By Cláudia Pedra, Managing Partner.

Stone Soup Consulting’s first ever Honesty Report has to start, obviously, by explaining why it has such an outlandish name. Shouldn’t a social consultancy working on increasing impact be producing an Impact Report and not an Honesty Report? Is there a difference?.

We are borrowing the expression “Honesty Report” from Leonora Buckland and Caroline Fiennes’ work on reporting. We apologise for this, but it was too good to let it pass. Too good because when we were thinking of such a report we wanted it to be truthful and sincere, free of deceit, which is exactly how the Oxford Dictionary defines honesty.   

Our idea is to showcase the impact of Stone Soup Consulting‘s work. Impact on organisations and on people; all impact, not only the positive impact, which of course everyone loves to show. The tough reality is that to be honest you have to show the good, the bad and the ugly. In this report we try to do exactly that. We do not sugarcoat our lack of impact in such areas. We are even honest about what we did not track, although we are experts in measuring impact. From failure comes change, innovation and improvement. In eight years, from September 2008 to August 2016, we have worked on 89 projects with 66 clients. We have also given many trainings. We have developed a network of over 40 consultants in 10 countries and worked in Europe, Latin America and Northern Africa. We have worked with social entrepreneurs, small cooperatives, large and tiny NGOs, foundations, town halls, universities and companies.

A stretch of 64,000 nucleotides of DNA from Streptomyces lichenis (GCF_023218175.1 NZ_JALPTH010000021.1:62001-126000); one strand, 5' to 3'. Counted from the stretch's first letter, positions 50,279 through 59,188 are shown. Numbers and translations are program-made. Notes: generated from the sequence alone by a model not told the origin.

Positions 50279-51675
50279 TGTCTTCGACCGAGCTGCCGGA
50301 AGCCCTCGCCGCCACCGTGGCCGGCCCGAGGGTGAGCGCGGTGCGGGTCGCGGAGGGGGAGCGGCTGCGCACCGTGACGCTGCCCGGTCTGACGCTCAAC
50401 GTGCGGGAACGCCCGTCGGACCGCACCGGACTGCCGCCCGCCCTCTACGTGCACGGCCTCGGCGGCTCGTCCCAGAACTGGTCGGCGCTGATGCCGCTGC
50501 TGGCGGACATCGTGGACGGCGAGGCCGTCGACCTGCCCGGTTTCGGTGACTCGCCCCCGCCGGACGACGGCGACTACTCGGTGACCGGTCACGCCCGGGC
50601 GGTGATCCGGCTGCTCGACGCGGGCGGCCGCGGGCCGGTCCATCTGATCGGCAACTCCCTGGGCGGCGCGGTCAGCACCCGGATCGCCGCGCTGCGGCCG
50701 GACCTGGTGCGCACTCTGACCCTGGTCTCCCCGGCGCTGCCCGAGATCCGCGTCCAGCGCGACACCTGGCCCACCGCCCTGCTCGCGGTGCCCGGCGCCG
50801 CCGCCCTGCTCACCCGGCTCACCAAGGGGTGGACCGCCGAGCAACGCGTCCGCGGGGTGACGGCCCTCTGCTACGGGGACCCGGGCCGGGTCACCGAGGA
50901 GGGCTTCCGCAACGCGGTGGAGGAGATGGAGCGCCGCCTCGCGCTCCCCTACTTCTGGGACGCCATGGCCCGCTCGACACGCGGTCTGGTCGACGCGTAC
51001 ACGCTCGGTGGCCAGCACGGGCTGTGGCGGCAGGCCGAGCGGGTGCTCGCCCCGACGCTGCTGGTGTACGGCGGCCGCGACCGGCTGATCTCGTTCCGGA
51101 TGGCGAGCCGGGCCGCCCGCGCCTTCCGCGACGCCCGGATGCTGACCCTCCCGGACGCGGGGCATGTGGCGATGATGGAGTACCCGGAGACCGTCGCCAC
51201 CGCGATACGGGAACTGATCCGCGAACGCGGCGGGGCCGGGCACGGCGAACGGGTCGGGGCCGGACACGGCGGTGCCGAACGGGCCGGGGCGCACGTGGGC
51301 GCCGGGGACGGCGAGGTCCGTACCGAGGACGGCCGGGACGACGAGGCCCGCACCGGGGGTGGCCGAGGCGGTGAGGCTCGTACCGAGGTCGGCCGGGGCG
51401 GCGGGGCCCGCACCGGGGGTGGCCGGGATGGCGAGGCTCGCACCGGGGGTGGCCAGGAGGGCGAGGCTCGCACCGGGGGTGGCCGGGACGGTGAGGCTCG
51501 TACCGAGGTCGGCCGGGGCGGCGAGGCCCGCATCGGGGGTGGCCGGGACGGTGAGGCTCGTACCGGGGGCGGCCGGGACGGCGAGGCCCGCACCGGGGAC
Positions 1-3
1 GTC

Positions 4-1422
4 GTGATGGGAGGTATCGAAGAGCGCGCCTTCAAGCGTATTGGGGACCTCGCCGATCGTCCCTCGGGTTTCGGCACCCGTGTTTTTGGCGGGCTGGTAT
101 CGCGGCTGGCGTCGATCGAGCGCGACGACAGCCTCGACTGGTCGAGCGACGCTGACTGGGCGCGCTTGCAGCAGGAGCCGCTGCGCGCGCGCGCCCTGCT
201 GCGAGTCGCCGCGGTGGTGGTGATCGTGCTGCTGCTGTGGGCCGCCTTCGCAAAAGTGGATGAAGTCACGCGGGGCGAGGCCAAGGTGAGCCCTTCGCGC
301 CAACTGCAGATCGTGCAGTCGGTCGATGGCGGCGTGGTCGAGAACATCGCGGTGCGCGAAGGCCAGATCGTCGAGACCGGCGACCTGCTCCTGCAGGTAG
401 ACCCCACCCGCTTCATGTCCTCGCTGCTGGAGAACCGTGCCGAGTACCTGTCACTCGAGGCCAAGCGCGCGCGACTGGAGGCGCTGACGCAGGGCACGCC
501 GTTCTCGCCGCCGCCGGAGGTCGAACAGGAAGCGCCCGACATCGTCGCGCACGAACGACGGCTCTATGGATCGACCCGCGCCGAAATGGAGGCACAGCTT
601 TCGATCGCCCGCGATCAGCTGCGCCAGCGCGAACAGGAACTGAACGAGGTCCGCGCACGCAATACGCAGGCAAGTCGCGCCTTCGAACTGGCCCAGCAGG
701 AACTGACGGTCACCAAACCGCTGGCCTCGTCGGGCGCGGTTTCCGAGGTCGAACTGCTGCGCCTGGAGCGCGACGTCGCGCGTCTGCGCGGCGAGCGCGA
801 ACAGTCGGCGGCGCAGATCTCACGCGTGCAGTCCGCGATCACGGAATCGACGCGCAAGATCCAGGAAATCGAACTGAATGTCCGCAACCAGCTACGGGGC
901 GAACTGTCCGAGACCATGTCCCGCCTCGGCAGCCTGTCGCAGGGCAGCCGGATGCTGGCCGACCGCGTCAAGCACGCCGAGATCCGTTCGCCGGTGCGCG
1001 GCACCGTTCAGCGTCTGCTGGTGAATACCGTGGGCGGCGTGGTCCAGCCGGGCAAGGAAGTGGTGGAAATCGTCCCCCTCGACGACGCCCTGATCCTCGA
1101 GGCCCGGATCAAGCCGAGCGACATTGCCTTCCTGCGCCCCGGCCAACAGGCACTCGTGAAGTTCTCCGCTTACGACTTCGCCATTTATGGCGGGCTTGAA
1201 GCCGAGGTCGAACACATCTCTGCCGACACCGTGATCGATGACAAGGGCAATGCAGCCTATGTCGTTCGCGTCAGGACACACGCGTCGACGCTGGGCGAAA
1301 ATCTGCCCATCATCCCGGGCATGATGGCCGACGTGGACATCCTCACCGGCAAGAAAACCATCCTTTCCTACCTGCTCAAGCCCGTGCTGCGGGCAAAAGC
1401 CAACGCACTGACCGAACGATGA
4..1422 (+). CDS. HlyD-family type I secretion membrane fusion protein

Stone Soup Consulting works with Zaragoza Activa, the public institution that leads La Colaboradora, in the internationalisation of its social innovation projects.  

Por: Pilar Balet

La Colaboradora, un proyecto de innovación social de Zaragoza Activa en el que 200 emprendedores se organizan alrededor de un banco del tiempo, es finalista a los Premios Eurocities 2016, una red de 130 ciudades europeas fundada en 1986 cuyos gobiernos representan a más de 130 millones de personas. 

“La Colaboradora es un espacio real de inteligencia colectiva donde una comunidad de más de doscientos miembros trabaja en proyectos empresariales, sociales y creativos y donde intercambian ideas, servicios y conocimiento a través de un banco del tiempo”. Estas fueron, más o menos, las palabras que utilizamos para presentar este proyecto a los Premios Eurocities 2016  a principios del mes de junio. Y parece que les gustó.